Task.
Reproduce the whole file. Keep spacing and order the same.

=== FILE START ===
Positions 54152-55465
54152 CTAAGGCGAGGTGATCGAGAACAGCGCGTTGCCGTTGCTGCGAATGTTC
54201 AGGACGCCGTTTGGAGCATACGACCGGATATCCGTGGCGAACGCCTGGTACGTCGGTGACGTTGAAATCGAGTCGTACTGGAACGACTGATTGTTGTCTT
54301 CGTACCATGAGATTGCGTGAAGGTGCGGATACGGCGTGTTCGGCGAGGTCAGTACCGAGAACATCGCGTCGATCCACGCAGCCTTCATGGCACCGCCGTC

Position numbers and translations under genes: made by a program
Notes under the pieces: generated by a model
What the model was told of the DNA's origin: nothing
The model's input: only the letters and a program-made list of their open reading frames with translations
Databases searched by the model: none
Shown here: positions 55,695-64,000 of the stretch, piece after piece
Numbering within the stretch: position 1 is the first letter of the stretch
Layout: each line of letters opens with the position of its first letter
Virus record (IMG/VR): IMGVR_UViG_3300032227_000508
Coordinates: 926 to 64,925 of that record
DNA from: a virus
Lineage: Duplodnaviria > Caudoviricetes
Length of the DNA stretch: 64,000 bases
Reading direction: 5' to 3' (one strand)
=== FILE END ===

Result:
Positions 54152-55465
54152 CTAAGGCGAGGTGATCGAGAACAGCGCGTTGCCGTTGCTGCGAATGTTC
54201 AGGACGCCGTTTGGAGCATACGACCGGATATCCGTGGCGAACGCCTGGTACGTCGGTGACGTTGAAATCGAGTCGTACTGGAACGACTGATTGTTGTCTT
54301 CGTACCATGAGATTGCGTGAAGGTGCGGATACGGCGTGTTCGGCGAGGTCAGTACCGAGAACATCGCGTCGATCCACGCAGCCTTCATGGCACCGCCGTC

Position numbers and translations under genes: made by a program
Notes under the pieces: generated by a model
What the model was told of the DNA's origin: nothing
The model's input: only the letters and a program-made list of their open reading frames with translations
Databases searched by the model: none
Shown here: positions 55,695-64,000 of the stretch, piece after piece
Numbering within the stretch: position 1 is the first letter of the stretch
Layout: each line of letters opens with the position of its first letter
Virus record (IMG/VR): IMGVR_UViG_3300032227_000508
Coordinates: 926 to 64,925 of that record
DNA from: a virus
Lineage: Duplodnaviria > Caudoviricetes
Length of the DNA stretch: 64,000 bases
Reading direction: 5' to 3' (one strand)